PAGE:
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How To Use Vlookup in Excel - And Have Fun Doing It

Updated on September 17, 2014

No Need to Fear, Excel Vlookup is Here!

As someone who continuously receives questions on how to use VLookup in Excel, I decided to write a fairly informative yet concisely entertaining tutorial on the subject (at least that's my intention).

In part one, we'll review the process of how to use the VLookup function within a simple Excel table. In part two, we'll watch an awesome video on the subject. The lesson is taught by Richard Post of Excel Learning Zone.com; he doe's an excellent job of explaining the basics.

By the time that you've completed this tutorial (I'll try to keep you awake...lol), you should have a fairly good understanding of how the VLookup function works. Since we'll be entering our functions directly, you can use any version of Excel to follow along. With that being said, let the data manipulating begin!

Excel Humor

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Quick VLookup Facts to Remember

  1. The VLookup function is used to find specific data within an Excel Table of a spreadsheet.
  2. VLookup can be used to find data on a separate worksheet tab beside the current worksheet (however, that capability is not reviewed in this tutorial ).
  3. The first column of data should be sorted in ascending order.
  4. VLookup has four arguments...

The Arguments Are: VLookup(lookup_value, table_array, col_index_num, [range_lookup])

Important Side Note: The VLookup example that used in this tutorial only works when all of the data is contained on the same worksheet.

Part 1 - How To Use VLookup in Excel and How it Works

The VLookup function searches for a value in the left-most column of a table; the value in the left-most column is the Look-up value. Upon locating that value, the function identifies the value to the right within the same row according to the column number that you specify (the column number is also known as the index number).

In order for the VLookup function to work correctly, your data should be sorted in alphabetical order by the Lookup value (again, the value in left-most column of the table). Ok, now that I've given you the pompous explanation, I'll explain in plain English:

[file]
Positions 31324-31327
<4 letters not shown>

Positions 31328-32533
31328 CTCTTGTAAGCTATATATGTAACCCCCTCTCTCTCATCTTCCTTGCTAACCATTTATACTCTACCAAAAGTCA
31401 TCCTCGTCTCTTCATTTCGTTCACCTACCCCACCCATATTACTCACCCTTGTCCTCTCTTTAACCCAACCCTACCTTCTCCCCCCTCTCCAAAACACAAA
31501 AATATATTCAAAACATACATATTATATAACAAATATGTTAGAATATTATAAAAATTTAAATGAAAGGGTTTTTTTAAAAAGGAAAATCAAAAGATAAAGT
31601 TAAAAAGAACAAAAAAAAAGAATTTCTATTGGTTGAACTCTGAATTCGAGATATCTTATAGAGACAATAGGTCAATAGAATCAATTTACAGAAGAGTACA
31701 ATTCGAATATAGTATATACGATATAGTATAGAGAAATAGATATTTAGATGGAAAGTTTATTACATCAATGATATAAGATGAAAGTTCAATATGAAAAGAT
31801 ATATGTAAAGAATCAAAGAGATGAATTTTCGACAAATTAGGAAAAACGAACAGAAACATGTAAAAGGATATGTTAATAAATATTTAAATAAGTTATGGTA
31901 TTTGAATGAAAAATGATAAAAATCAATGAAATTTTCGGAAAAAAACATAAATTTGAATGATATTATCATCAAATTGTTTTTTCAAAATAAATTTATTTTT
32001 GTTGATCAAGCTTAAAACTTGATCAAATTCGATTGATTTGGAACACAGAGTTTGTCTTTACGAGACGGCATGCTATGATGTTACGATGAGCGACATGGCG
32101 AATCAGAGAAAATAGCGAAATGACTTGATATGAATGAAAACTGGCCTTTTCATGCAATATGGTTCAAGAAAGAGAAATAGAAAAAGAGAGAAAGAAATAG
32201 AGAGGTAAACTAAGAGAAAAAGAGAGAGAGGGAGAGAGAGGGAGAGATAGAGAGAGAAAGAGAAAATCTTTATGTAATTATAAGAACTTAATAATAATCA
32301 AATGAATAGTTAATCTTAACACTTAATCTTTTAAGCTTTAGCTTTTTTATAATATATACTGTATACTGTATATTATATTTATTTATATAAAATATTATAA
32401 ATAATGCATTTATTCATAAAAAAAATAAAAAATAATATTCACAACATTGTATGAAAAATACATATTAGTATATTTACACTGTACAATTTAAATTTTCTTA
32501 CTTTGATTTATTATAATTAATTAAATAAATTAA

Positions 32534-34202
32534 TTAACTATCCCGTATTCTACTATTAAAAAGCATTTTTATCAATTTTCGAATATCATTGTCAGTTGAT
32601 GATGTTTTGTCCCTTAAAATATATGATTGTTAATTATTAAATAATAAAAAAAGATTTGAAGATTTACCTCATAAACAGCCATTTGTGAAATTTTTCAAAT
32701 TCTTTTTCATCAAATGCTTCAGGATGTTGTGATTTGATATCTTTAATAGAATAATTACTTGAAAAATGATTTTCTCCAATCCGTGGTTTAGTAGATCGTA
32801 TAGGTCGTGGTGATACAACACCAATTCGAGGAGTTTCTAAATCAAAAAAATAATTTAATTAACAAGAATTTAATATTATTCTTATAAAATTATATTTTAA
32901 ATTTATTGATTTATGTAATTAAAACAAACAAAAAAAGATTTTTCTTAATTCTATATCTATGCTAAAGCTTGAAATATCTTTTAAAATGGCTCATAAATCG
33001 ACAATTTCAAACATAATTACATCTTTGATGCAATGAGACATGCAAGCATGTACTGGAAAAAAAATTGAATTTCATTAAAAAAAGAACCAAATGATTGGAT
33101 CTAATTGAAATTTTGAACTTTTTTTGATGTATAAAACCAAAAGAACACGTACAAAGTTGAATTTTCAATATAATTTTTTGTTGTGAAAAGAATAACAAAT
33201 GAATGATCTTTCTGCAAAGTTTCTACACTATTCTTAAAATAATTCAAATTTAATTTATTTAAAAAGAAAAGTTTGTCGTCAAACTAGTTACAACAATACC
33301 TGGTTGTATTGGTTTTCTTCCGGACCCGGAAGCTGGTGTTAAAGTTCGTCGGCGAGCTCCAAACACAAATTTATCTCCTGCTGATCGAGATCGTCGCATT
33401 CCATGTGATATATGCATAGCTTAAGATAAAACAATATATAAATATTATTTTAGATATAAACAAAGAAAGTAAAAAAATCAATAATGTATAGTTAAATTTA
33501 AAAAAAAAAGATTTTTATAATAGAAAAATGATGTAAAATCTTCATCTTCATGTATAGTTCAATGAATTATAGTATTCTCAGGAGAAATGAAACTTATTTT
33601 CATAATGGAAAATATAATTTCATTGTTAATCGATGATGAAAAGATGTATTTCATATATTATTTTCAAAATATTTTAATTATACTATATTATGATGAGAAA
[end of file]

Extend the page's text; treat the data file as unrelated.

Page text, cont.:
Based on the Excel Table Below...

The following functions can be typed in any empty cell

If you entered the following VLookup function in cell C2:

=VLOOKUP(21001,A2:B11,2,FALSE)

The product name Video Cards would display in cell C2.

if you entered the following vlookup function in cell C3:

=VLOOKUP(21022,A2:B11,2,FALSE)

The product name Keyboards would display in cell C3.

More Examples:

=VLOOKUP(21001,A2:B11,2,FALSE) would return Video Cards
=VLOOKUP(21022,A2:B11,2,FALSE) would return Keyboards
=VLOOKUP(21096,A2:B11,2,FALSE) would return Sound Cards
=VLOOKUP(21199,A2:B11,2,FALSE) would return Wireless Mouse


Let's look at our first example in more detail:

  1. 21001 is the Product Code in the left column of the first row; this is the actual Lookup Value.
  2. A2:B11 represents the range of data from cells A2 to B11.
  3. 2 represents the column number to the right of the Lookup value; this is also known as the index number. If you wanted to identify a value in the third column, you would need to enter 3 as the index number.
  4. Entering the word FALSE at the end of the function assures that an exact match will be found. If you were interested in finding an approximate match, you would enter the word TRUE.

Part 2 - Learning Excel VLookup Visually

Ok, this may be a bit redundant but a little overkill never hurt anyone. As I mentioned in the introduction, Richard Rost does an excellent job of explaining the basics through his video tutorial. Enjoy!

You've Conquered the Basics of Vlookup

That's it; you're an official whiz on the fundamentals of how to use VLookup in Excel! What's more, you didn't fall asleep.

If you're interested in becoming a VLookup expert, or an Excel aficionado, I highly recommend that you learn some advanced Excel concepts. The Mr. Excel team, Bill Jelen and John Walkenbach, have been providing spreadsheet support for over 20 years. I've been using Excel for many years and can say without trepidation that these guys know their stuff. As a big fan of their work, I decided to shamelessly list a few of their books below.

In any event, If you have any questions or insights, fill free to take advantage of the comments section. Thanks!

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